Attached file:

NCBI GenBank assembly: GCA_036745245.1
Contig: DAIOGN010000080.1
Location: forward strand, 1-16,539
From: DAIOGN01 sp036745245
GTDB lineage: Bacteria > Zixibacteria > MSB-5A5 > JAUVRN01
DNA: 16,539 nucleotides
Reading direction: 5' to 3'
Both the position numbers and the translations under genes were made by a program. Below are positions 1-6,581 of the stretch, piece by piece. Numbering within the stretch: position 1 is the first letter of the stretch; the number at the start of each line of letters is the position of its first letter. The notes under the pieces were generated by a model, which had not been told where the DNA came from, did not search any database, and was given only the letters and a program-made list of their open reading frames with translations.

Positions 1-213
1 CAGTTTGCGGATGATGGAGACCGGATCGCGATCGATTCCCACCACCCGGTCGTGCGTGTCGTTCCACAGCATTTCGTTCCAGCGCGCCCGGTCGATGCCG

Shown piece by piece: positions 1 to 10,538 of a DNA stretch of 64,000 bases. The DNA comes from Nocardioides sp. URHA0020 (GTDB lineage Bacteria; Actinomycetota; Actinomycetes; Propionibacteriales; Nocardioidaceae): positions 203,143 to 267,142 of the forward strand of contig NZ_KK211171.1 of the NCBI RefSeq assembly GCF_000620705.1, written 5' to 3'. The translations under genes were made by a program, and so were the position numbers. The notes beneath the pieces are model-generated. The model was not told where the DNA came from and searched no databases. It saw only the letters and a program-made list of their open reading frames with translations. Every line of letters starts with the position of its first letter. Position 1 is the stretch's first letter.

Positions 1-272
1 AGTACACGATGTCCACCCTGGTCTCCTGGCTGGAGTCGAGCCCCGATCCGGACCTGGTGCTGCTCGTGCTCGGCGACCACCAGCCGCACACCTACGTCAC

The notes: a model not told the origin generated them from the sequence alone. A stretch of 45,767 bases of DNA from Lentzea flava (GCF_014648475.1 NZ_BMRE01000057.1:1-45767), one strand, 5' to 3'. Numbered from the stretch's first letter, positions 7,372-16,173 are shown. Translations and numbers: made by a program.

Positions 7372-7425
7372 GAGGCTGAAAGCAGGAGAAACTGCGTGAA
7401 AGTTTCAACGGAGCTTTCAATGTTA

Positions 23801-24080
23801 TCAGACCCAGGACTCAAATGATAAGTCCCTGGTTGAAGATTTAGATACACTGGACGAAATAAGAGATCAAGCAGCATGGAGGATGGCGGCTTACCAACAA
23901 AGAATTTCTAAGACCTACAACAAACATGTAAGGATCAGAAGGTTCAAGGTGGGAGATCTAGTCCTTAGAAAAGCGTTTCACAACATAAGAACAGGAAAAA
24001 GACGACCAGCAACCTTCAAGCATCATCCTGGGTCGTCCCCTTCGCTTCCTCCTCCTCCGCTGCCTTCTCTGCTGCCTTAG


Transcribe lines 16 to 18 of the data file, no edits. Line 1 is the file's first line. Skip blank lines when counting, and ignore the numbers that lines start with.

7372 GAGGCTGAAAGCAGGAGAAACTGCGTGAA
7401 AGTTTCAACGGAGCTTTCAATGTTA

Positions 23801-24080